Delicious, fragrant, and exquisite - the finest Rama, Krishna and Vana Tulsi leaves and blossoms are expertly blended to create a soothing, uplifting, full-bodied beverage that is inspiringly fresh and flavorful. Tulsi encourages tranquility, clarity, relief from stress, robust immunity and stamina. It offers respite from colds and flu, helps to balance the metabolism and is rich in antioxidants . With its fresh taste and astonishing array of health benefits, Tulsi Tea (also called "Holy Basil" is, quite simply... perfect. Stay tuned. In the next few weeks we will be offering Tulsi Tea on our web site. Meanwhie, if you have any questions, please email.

Wednesday, September 19, 2007

The Professors of Tea

There is a great story in the Dining section fo the New York Times today about some really great folks, their love of tea, their tea shop and their beliefs. Here is a link:

I'm not sure how long the Times keeps its links active, so if you can't find it, let me know. The only think I would offer is that I prefer to keep teas dark and dry. We never use clear glass of plastic to store tea, even on display for a short time. Everyone has their own ways though.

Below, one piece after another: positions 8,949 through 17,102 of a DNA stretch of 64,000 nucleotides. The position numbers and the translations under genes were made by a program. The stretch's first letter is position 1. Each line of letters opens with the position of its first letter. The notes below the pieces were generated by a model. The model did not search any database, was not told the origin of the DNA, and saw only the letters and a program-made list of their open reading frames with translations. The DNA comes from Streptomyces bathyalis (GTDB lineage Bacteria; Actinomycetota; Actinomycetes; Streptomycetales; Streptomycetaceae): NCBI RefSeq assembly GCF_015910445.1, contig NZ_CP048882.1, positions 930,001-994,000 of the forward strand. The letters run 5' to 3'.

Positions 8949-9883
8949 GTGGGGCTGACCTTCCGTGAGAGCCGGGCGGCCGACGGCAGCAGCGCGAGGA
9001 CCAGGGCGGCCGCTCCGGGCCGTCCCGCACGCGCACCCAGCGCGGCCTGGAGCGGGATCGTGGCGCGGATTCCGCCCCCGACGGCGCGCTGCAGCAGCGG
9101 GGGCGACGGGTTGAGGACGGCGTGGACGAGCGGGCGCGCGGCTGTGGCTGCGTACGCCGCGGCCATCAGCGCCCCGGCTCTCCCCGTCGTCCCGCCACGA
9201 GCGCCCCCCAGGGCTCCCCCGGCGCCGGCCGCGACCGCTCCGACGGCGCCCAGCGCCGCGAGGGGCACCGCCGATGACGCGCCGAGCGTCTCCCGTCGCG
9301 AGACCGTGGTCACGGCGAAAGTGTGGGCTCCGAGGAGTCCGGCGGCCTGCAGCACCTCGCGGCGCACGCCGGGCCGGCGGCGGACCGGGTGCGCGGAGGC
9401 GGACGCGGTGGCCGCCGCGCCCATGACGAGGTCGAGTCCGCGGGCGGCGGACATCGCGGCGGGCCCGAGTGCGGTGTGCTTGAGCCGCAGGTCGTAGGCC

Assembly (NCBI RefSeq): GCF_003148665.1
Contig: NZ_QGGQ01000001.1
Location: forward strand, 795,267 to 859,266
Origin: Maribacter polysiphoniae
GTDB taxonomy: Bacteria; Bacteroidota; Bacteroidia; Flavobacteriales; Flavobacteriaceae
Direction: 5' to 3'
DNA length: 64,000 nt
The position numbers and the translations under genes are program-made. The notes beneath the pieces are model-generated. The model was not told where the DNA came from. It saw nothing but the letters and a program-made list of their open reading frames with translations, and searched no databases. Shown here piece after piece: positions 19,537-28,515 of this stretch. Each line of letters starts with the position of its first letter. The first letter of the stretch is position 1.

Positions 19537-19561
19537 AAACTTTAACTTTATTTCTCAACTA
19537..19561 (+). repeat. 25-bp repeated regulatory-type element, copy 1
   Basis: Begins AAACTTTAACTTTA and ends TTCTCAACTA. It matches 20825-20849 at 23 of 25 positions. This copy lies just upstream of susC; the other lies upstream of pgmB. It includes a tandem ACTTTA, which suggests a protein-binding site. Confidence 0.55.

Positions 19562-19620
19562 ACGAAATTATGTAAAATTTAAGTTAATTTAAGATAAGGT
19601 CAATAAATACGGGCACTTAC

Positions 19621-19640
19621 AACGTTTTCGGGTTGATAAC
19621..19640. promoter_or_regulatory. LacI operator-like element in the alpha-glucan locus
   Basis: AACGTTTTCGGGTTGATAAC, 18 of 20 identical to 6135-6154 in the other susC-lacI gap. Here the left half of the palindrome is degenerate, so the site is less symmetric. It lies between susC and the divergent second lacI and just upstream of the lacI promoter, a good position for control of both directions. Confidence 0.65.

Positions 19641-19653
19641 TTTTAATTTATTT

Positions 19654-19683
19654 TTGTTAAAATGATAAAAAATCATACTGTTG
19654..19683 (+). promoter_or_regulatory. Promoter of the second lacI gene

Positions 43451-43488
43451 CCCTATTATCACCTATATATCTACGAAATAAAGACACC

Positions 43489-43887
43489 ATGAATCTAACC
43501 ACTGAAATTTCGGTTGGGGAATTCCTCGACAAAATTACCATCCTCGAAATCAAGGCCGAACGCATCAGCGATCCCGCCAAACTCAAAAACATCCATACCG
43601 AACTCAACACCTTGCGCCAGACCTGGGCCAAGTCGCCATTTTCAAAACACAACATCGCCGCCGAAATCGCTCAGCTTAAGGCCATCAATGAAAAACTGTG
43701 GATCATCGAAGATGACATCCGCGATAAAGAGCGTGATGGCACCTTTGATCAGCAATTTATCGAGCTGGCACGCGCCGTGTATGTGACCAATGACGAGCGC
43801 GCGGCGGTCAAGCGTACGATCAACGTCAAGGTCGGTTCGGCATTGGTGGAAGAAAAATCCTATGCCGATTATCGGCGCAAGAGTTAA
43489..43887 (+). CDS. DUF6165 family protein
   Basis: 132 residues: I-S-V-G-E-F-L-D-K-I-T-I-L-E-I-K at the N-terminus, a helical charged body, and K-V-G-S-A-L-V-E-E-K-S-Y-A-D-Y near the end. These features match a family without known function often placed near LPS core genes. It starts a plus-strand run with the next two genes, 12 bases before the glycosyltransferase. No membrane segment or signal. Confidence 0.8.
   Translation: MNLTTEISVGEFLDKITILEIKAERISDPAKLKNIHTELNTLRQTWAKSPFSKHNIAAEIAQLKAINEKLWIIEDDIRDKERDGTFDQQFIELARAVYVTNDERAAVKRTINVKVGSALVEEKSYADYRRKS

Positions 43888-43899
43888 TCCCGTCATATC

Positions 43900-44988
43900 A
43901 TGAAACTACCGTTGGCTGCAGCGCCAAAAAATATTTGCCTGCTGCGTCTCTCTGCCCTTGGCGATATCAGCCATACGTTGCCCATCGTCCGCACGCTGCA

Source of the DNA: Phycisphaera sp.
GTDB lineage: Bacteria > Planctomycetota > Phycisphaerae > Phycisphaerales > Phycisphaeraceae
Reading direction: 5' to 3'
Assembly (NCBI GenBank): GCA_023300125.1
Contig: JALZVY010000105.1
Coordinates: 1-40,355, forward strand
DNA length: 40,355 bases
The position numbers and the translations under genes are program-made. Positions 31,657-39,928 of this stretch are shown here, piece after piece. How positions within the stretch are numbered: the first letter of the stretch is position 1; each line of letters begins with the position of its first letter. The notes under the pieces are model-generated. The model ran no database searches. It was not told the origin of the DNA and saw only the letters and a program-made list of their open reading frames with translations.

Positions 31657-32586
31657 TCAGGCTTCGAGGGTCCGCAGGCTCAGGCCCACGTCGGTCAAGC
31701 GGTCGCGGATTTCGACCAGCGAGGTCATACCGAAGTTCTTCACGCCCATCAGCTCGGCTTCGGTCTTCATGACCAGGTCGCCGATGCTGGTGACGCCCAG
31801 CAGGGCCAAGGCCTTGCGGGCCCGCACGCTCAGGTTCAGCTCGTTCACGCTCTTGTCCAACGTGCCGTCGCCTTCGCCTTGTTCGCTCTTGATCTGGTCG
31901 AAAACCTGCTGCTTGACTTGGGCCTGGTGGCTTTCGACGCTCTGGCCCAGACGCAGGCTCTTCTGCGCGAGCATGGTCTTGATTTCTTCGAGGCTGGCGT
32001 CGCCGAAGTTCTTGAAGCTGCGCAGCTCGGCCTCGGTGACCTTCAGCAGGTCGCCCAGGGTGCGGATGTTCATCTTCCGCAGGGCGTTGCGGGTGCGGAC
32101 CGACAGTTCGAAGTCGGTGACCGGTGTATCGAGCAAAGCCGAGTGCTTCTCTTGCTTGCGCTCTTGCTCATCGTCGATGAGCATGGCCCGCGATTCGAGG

On November 8th (Thursday) we are hosting the tea service at the Nyack Community Center. More on that soon.

Monday, August 27, 2007

Seems Reasonable; Boston Tea Party Museum; End of Summer Sale

A Class Act

Actress Jane Seymour has responded to protestors camped outside her English country home in a unique way - by instructing her butler to serve them tea. More than 50 of the star’s neighbours arrived at her estate near Bath to dispute a 24 hour entertainment licence granted to St Catherine’s Court, a venue which Seymour rents out for functions.

Locals complain the noise and increase in traffic is making their lives miserable.
Instead of confronting the protestors, Seymour’s estate manager Hein van Borstenbosch provided them with refreshments, in fine bone china, and accepted a 200-signature petition.